Seth Godin wrote very well about Hope and Reality in our lives. "Sometimes, we don't sell what we've got, we sell what could be."
He gives the example of Bruce Springsteen's autobiography. just the proposal can sell for $10 million, not the finished book. Why? It is what can be.
That's how the Stock Market works.
That is how EHR companies sell. Hope. That is what Doctors buy - Hope.
Hope is not necessarily a bad thing if it is combined with due diligence and trust. The problem is not many providers and medical practices have experience in conducting proper due diligence of EHR systems. I have written about this in the past. Prepare instead of hoping.
The only way to get maximum out of an EHR demonstrations is preparation. I have seen too many demonstrations where they are all over the place. You must know what you want. Write it down. Here is a simple guideline.
1. Write your current workflow. Office workflow, from patient calling for appt, check-in to check-out. List your staff, write down who does what and in what order.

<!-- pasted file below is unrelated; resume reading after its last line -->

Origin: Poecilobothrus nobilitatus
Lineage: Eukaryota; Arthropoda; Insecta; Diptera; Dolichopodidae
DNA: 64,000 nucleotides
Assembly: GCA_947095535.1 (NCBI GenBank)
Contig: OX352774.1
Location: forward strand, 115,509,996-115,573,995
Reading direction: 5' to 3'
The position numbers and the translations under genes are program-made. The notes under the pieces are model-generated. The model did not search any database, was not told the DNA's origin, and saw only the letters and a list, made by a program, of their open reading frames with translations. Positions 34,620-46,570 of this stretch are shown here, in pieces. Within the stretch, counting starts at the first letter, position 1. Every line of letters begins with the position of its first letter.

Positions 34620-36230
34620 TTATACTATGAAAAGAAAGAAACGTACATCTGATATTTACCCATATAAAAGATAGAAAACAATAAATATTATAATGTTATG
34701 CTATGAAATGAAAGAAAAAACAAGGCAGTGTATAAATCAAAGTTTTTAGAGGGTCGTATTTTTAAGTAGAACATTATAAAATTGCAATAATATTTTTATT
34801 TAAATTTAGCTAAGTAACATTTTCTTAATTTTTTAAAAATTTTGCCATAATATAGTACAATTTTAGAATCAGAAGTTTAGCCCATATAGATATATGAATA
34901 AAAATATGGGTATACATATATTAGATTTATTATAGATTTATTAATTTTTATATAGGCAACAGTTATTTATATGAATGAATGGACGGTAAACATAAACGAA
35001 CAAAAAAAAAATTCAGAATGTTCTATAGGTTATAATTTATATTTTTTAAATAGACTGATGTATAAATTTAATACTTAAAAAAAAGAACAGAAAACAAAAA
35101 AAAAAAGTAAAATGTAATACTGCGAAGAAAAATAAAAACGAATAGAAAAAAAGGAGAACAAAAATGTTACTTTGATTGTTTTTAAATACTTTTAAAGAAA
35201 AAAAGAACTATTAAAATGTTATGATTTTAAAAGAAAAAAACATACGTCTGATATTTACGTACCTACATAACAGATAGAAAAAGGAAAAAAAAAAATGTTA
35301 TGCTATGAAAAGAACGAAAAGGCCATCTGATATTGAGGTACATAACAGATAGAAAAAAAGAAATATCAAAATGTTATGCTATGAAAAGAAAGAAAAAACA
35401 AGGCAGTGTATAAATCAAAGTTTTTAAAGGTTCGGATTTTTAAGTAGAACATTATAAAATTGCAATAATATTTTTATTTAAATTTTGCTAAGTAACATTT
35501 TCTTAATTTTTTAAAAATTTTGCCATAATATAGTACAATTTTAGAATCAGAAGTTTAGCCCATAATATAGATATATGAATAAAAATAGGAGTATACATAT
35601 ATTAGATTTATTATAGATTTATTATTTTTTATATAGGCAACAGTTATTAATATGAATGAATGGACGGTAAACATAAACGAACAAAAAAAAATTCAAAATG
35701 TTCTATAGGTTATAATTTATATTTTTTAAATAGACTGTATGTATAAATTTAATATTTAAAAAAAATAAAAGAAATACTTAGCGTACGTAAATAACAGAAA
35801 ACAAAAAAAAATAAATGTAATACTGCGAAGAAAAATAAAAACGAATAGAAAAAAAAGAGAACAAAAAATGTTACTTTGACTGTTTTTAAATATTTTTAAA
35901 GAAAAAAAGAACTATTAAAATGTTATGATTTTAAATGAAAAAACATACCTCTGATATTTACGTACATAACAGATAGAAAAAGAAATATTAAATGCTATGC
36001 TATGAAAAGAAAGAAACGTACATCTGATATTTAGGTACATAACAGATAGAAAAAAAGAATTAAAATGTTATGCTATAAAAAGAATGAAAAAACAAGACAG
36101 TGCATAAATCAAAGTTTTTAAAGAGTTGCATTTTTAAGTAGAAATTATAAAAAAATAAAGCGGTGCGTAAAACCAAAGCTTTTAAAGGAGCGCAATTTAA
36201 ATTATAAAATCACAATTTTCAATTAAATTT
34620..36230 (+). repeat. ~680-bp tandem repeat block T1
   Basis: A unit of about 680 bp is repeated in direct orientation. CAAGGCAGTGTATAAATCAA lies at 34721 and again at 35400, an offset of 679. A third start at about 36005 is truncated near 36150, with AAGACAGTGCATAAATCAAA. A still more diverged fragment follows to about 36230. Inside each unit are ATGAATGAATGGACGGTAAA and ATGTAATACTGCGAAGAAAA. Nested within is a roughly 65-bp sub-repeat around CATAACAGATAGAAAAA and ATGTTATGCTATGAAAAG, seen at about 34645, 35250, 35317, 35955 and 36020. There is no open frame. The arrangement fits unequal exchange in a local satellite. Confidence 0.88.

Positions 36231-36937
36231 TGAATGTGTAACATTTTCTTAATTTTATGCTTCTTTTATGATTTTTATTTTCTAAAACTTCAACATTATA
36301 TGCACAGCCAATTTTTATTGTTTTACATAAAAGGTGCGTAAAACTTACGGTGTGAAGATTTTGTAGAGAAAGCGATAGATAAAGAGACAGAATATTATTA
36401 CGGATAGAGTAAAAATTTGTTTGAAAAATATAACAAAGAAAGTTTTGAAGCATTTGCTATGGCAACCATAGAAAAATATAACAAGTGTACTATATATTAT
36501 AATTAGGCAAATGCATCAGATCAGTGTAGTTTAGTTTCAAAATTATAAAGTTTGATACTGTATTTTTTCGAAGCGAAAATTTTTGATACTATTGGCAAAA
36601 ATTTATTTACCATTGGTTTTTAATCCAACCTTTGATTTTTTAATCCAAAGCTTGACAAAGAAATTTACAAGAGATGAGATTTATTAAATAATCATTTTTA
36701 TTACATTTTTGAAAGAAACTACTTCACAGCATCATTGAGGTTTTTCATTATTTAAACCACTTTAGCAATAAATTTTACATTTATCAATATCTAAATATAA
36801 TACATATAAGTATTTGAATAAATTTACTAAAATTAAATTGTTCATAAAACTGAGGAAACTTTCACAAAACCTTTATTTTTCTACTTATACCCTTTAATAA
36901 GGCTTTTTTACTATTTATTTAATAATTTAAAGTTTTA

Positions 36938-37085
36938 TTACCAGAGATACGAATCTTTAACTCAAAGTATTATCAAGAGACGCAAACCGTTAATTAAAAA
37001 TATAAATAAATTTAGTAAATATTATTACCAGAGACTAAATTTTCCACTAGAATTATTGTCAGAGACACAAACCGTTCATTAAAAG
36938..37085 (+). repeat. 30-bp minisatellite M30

2. Identify 'gaps' or 'areas of improvement' in your workflow map.
3. Potential pitfalls and fears in implementing technology.
Now, Prepare a Demonstration Script.
1. Take your most common encounter / patient visit. Look at a few finished visit notes.
2. De-identify the set of note(s) so that patient information is removed.
3. Send it to the demo person(s) - at the time of demo, or just before so that they have enough time to review it, but not enough to 'fudge' their system. Also send them or tell them your workflow.
4. Ask them to stick to the script. Only after that is done, they can show off their system with other 'features'. But tell them what you care about and what you don't.
5. Finally, ask them - 'What would you do to improve my workflow and make my practice more efficient'? This is one of the most important questions, don't skip it. It will tell you a lot about how this vendor approaches things.
Proper preparation converts hoping to reality